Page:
Everyone has had this experience: someone is talking to you, and you can hear the words loudly but not clearly. The problem is especially common when you’re trying to have a conversation in a noisy room. But with age, many people have this problem even in quiet settings. The words are loud, but they sound garbled.
A speech discrimination test assesses how well you understand words. For this test, the audiologist has you listen to words through the headphones at a decibel level louder than your speech reception threshold, so you won’t have any problem with the volume of the speech. This test uses one-syllable words with vowels and consonants that are distributed similarly to those of words used in ordinary conversations—words such as jar, this, and box. The audiologist asks you to repeat the words you hear. Successfully repeating 90% or more of them is considered excellent.
Although it doesn’t mean your hearing is good, a high score on the speech discrimination test is good news. It means that you stand to benefit the most from a hearing aid, because boosting the volume of words will help you understand them better. In other words, your problem is mainly volume, which a hearing aid can fix. If you understand only a low percentage of the words, simply turning up the volume with a hearing aid is unlikely to help you hear any more clearly.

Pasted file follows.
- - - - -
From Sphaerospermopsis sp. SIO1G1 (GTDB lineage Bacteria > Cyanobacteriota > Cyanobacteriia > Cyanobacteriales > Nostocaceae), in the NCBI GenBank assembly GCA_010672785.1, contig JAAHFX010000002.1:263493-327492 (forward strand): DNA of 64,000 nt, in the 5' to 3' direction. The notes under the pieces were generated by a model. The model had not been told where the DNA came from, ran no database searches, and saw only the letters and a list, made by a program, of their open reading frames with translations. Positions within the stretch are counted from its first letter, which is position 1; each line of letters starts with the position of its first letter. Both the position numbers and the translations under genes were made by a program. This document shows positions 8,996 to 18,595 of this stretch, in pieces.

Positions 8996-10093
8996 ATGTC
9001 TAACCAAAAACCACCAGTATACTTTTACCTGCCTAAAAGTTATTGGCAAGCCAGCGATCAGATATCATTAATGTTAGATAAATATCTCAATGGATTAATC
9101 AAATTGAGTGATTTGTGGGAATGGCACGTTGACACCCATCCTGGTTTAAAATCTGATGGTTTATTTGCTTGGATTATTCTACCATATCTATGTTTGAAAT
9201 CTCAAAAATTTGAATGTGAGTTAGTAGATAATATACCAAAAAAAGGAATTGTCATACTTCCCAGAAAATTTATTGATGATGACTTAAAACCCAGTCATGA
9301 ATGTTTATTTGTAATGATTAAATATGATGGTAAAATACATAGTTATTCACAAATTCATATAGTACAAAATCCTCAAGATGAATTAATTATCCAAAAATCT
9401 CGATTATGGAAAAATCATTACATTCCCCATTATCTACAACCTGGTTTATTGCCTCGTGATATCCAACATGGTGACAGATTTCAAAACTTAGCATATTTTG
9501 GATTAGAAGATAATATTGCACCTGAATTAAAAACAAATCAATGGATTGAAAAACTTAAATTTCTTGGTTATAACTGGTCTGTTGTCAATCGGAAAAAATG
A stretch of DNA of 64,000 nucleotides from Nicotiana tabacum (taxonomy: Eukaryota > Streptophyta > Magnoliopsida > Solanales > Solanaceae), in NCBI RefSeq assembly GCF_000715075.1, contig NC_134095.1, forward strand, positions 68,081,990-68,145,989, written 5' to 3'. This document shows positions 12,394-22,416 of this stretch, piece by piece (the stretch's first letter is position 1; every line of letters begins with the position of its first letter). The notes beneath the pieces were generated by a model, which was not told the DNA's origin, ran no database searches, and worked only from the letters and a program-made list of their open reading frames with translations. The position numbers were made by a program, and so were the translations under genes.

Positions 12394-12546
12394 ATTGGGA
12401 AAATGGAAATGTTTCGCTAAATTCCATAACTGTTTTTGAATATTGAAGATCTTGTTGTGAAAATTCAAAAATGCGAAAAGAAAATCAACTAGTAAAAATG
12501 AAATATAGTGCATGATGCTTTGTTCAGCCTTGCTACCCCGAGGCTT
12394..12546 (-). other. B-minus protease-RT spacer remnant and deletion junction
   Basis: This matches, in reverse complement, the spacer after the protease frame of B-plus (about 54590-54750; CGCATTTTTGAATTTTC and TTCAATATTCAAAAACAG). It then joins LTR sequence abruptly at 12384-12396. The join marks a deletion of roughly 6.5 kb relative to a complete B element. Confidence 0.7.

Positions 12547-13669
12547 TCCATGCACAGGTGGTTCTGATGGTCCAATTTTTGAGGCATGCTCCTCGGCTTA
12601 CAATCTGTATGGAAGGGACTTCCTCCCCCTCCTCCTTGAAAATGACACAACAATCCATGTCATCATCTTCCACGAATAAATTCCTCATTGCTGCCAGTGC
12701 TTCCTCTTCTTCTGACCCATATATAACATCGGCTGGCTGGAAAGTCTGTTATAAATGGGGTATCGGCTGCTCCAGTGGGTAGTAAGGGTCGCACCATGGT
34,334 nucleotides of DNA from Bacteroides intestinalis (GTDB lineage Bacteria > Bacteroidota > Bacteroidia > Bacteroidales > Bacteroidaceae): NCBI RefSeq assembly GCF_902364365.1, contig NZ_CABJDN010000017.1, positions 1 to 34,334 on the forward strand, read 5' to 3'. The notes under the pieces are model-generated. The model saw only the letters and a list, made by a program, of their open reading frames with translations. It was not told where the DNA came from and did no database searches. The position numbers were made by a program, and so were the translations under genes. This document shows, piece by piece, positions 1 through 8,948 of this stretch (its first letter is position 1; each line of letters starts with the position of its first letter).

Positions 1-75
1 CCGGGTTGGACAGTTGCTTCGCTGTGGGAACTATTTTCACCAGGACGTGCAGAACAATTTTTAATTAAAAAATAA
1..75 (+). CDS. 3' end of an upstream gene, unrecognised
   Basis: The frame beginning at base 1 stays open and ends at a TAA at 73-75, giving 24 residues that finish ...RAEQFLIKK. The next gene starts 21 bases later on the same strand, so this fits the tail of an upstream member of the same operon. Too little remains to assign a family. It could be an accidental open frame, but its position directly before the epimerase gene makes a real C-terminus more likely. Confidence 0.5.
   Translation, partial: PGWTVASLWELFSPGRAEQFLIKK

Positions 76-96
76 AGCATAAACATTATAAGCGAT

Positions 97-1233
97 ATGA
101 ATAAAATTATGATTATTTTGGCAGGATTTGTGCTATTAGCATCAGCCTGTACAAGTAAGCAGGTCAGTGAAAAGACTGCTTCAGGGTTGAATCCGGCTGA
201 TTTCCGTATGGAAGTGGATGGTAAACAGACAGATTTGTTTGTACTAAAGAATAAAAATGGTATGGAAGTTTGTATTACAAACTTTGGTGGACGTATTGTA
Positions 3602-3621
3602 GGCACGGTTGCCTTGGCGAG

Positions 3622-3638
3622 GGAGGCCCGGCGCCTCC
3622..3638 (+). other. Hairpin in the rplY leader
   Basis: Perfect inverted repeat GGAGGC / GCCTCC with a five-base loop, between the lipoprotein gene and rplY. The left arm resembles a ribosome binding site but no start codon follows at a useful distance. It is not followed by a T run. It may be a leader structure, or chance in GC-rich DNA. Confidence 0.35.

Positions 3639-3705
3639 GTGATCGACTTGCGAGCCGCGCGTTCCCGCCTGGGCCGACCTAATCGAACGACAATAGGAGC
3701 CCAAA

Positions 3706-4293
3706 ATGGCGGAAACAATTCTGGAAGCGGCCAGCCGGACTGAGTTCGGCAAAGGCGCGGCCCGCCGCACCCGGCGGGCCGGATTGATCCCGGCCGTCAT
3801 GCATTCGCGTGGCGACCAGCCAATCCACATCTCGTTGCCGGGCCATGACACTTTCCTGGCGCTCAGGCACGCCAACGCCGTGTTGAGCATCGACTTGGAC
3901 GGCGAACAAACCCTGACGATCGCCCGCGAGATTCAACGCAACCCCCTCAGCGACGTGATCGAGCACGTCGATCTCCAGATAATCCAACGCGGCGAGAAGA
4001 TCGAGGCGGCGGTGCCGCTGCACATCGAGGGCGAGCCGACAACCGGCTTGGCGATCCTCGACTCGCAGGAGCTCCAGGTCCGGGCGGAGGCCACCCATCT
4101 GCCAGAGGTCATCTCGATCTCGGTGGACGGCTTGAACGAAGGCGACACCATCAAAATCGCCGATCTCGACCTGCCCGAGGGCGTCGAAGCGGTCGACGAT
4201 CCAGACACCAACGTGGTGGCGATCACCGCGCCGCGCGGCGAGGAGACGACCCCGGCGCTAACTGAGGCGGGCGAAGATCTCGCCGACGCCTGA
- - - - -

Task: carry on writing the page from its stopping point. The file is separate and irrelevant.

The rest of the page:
The main cause of difficulty with word discrimination is inner-ear hair cell or nerve degeneration. If your trouble understanding words is modest, a hearing aid may help to some degree, but it will not cure the problem. You’ll still need to use visual cues, such as lip reading, to help you understand what a person is saying. The more severe your problem is with word discrimination, the more limited your benefit from using a hearing aid.